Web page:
A former (since he’s on the lookout for a job) ad. agency guy, Manoj Kandhaswamy has made his job search into a campaign of sorts, online! Called ‘My Next Boss’, it is an interesting way to seek contacts and connect with relevant people in an industry that Manoj seems to be interested in.
In a blog post, Manoj explains the idea:
After 4.8 yrs. I am perfectly bundled with learnings from my advertising career and great exposure to mobile marketing and social media. Having realized that I believe that I can be a value-add for any communication outfit where there is a need for brand communication with the consumers, I am open to explore opportunities in advertising, digital communication, brand management etc.
So now: My next boss. Is it you? Or the one you know?
Unlike Ankita Satija (of my job search 3.0 fame!), Manoj has all the goods ready.
* A prezi link to explain what he learnt in his past jobs. But yes, in slide 3, it is odd that the word ’successive’ is used in the possible assumption that it means ’successful’.
* A detailed blog post about the whole process which has LinkedIn profiles to some of his ex-bosses – an interesting way to dish out referrals, I guess!
* A resume posted on Scribd
* Contextual call-outs on Twitter where Manoj seeks help to spread the word around, all collated with a hashtag #mynextboss, which, on last count has reached 34,000+ people via 31 tweets, as per Tweetreach!
* Manoj’s Twitter profile links to a card.ly URL that holds all his online profiles, including his LinkedIn page and his blog, Paperwork.
mynextbossIf the main issue with Ankita’s approach was the complete lack of any context beyond a big idea – of using Twitter to reach relevant people within organizations where she seems to be interested to work – Manoj’s approach seems more like a 360 degree campaign for a brand. Considering I’ve an email too, from him, this indeed seems like a 360 degree approach, online.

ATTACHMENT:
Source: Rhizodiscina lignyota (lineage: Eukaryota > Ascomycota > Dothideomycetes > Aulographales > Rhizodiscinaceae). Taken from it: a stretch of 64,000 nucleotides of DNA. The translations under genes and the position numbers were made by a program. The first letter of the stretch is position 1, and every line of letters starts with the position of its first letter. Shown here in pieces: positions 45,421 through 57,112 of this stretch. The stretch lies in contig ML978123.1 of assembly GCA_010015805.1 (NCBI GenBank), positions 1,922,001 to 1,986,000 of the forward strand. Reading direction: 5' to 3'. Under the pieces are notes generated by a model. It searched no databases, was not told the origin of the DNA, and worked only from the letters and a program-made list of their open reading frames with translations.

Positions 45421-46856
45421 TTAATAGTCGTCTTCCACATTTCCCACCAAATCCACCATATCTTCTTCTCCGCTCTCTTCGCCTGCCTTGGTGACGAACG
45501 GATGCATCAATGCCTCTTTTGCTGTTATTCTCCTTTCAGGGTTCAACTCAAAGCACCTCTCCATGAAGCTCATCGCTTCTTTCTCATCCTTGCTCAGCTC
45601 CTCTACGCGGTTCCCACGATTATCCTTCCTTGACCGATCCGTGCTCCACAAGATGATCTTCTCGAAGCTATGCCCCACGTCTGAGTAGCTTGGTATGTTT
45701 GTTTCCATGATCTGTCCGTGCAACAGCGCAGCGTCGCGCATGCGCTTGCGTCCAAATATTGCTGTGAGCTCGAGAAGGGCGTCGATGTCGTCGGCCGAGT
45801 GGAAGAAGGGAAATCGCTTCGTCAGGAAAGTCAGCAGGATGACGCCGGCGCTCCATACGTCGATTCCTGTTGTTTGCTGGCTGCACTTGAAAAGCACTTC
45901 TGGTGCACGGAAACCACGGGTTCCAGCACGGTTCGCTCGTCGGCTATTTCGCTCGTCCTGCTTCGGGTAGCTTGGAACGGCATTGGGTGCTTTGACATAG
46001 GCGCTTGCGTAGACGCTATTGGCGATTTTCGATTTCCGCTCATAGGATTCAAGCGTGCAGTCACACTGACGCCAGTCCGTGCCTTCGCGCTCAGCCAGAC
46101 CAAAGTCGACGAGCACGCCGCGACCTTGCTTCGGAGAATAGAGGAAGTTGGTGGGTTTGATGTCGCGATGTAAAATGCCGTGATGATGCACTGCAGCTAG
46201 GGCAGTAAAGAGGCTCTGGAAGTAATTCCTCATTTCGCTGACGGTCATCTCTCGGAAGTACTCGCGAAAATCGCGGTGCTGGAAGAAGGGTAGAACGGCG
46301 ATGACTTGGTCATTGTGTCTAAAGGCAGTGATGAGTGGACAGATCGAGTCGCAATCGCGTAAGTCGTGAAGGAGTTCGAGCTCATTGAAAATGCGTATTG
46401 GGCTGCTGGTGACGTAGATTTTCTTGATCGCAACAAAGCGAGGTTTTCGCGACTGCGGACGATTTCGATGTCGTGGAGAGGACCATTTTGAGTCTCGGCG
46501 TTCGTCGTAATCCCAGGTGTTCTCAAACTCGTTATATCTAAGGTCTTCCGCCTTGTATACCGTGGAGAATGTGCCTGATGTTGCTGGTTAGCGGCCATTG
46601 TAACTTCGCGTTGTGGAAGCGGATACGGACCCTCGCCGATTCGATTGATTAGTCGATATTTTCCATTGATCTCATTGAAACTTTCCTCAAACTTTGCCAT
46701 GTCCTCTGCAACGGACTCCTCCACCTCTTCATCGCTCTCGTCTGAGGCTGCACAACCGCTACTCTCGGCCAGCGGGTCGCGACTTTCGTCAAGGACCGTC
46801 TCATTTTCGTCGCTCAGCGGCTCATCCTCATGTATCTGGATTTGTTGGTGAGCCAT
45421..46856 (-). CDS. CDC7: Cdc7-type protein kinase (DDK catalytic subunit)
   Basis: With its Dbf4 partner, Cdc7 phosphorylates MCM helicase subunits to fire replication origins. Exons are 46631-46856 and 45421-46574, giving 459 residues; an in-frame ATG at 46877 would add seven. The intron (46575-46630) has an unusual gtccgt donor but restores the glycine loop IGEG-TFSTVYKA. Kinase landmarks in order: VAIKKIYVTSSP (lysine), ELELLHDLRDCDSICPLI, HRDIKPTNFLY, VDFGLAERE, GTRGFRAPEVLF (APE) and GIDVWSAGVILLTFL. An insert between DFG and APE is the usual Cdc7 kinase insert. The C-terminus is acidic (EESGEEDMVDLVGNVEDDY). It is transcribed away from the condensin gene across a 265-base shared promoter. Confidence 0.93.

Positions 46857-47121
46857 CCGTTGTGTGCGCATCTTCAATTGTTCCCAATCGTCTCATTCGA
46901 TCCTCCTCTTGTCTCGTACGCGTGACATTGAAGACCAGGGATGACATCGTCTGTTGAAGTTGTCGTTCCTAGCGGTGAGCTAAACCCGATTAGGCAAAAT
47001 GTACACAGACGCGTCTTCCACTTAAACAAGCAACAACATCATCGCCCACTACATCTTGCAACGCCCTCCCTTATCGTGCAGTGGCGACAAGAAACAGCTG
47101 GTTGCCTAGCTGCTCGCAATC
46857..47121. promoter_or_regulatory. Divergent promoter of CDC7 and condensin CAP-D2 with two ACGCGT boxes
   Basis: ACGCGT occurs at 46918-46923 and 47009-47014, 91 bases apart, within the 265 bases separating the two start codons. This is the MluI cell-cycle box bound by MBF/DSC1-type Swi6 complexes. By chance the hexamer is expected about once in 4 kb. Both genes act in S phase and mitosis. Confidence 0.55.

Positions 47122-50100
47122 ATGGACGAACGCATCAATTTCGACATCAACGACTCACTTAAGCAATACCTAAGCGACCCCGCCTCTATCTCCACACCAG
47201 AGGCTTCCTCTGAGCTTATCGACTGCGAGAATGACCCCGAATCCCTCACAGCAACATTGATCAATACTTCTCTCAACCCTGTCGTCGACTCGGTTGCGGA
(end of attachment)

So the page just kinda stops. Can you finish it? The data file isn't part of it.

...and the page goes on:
Where it does look odd is the fact that it all seems a bit gimmicky. But again, are such campaigns appropriate only for brands? And, should they not work equally well for individuals seeking an employment?
There is an opinion in India that if you add your profile/CV on job sites (Naukri, Monster, Dice, Jobstreet and the likes), it means you are desperate and hence, good employers/HR managers may not take you seriously. I personally do not subscribe to this opinion – having a profile on a job site isn’t very different from having a Facebook profile or a LinkedIn page these days, even if the intent is specifically different in each case. At least in case of LinkedIn, the content would be exactly similar to the profile on a Monster, for instance.
Also, a profile on a job site is intended to give a person visibility from a professional perspective – on what he/she says is the body of knowledge gained in previous/current roles. How different would that be from…say, a blog of the same person, on a topic related to his/her current/previous roles? The blog would be a showcase of his/her knowledge too, without the explicit call-out that the blog owner is up for a change of job.
Given such blurring lines online between personal and professional profiles/networks, the idea that having your CV on a job site makes you desperate seems outdated. It is all about exposure…contextual exposure at that. If a job site profile, along with your personal blog helps in giving you that exposure, so be it! From this perspective, I suppose Manoj’s campaign approach is a quite a well thought-out and intelligent idea.
A could of other friends with whom I discussed this felt that he may be selling himself too aggressively and hence, seems desperate. I’m not sure about that – I see whatever Manoj is doing within the context of seeking a job in the social media space. What better way to achieve that than by making an online campaign of that search process itself?
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